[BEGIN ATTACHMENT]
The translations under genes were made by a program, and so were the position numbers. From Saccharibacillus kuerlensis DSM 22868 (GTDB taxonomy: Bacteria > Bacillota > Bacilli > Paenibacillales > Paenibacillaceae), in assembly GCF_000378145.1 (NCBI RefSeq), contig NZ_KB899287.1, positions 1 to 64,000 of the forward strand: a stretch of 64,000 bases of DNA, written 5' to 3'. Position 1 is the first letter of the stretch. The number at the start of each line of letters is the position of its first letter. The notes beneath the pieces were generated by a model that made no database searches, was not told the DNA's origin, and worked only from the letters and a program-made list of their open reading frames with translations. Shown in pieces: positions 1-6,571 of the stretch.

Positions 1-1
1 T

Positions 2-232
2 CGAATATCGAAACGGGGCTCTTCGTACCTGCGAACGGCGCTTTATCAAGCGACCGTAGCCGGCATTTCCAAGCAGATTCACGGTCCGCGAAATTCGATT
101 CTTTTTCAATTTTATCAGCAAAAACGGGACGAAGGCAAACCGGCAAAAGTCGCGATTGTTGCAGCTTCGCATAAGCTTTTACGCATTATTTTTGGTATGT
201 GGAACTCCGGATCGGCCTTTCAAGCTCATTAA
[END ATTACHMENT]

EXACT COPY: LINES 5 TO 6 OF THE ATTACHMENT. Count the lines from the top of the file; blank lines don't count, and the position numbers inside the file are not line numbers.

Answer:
2 CGAATATCGAAACGGGGCTCTTCGTACCTGCGAACGGCGCTTTATCAAGCGACCGTAGCCGGCATTTCCAAGCAGATTCACGGTCCGCGAAATTCGATT
101 CTTTTTCAATTTTATCAGCAAAAACGGGACGAAGGCAAACCGGCAAAAGTCGCGATTGTTGCAGCTTCGCATAAGCTTTTACGCATTATTTTTGGTATGT